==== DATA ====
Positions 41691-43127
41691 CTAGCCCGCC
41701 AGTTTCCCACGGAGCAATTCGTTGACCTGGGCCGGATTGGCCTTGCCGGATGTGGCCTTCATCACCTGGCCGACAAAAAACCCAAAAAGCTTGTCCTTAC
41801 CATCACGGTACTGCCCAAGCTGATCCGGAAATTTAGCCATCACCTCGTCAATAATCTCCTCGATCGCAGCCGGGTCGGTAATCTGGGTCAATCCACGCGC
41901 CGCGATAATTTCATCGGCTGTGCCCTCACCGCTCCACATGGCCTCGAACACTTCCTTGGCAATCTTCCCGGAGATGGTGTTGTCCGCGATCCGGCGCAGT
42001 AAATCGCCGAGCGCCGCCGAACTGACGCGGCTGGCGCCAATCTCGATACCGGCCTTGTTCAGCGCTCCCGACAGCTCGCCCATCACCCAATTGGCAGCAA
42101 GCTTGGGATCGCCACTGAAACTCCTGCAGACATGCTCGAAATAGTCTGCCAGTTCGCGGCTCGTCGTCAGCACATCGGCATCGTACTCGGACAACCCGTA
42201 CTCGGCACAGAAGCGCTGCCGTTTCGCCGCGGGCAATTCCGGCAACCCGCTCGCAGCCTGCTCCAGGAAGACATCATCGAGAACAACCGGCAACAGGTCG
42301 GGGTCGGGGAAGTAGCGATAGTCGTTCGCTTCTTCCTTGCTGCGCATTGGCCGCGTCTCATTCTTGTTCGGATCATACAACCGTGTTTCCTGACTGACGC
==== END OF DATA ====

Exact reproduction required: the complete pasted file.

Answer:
Positions 41691-43127
41691 CTAGCCCGCC
41701 AGTTTCCCACGGAGCAATTCGTTGACCTGGGCCGGATTGGCCTTGCCGGATGTGGCCTTCATCACCTGGCCGACAAAAAACCCAAAAAGCTTGTCCTTAC
41801 CATCACGGTACTGCCCAAGCTGATCCGGAAATTTAGCCATCACCTCGTCAATAATCTCCTCGATCGCAGCCGGGTCGGTAATCTGGGTCAATCCACGCGC
41901 CGCGATAATTTCATCGGCTGTGCCCTCACCGCTCCACATGGCCTCGAACACTTCCTTGGCAATCTTCCCGGAGATGGTGTTGTCCGCGATCCGGCGCAGT
42001 AAATCGCCGAGCGCCGCCGAACTGACGCGGCTGGCGCCAATCTCGATACCGGCCTTGTTCAGCGCTCCCGACAGCTCGCCCATCACCCAATTGGCAGCAA
42101 GCTTGGGATCGCCACTGAAACTCCTGCAGACATGCTCGAAATAGTCTGCCAGTTCGCGGCTCGTCGTCAGCACATCGGCATCGTACTCGGACAACCCGTA
42201 CTCGGCACAGAAGCGCTGCCGTTTCGCCGCGGGCAATTCCGGCAACCCGCTCGCAGCCTGCTCCAGGAAGACATCATCGAGAACAACCGGCAACAGGTCG
42301 GGGTCGGGGAAGTAGCGATAGTCGTTCGCTTCTTCCTTGCTGCGCATTGGCCGCGTCTCATTCTTGTTCGGATCATACAACCGTGTTTCCTGACTGACGC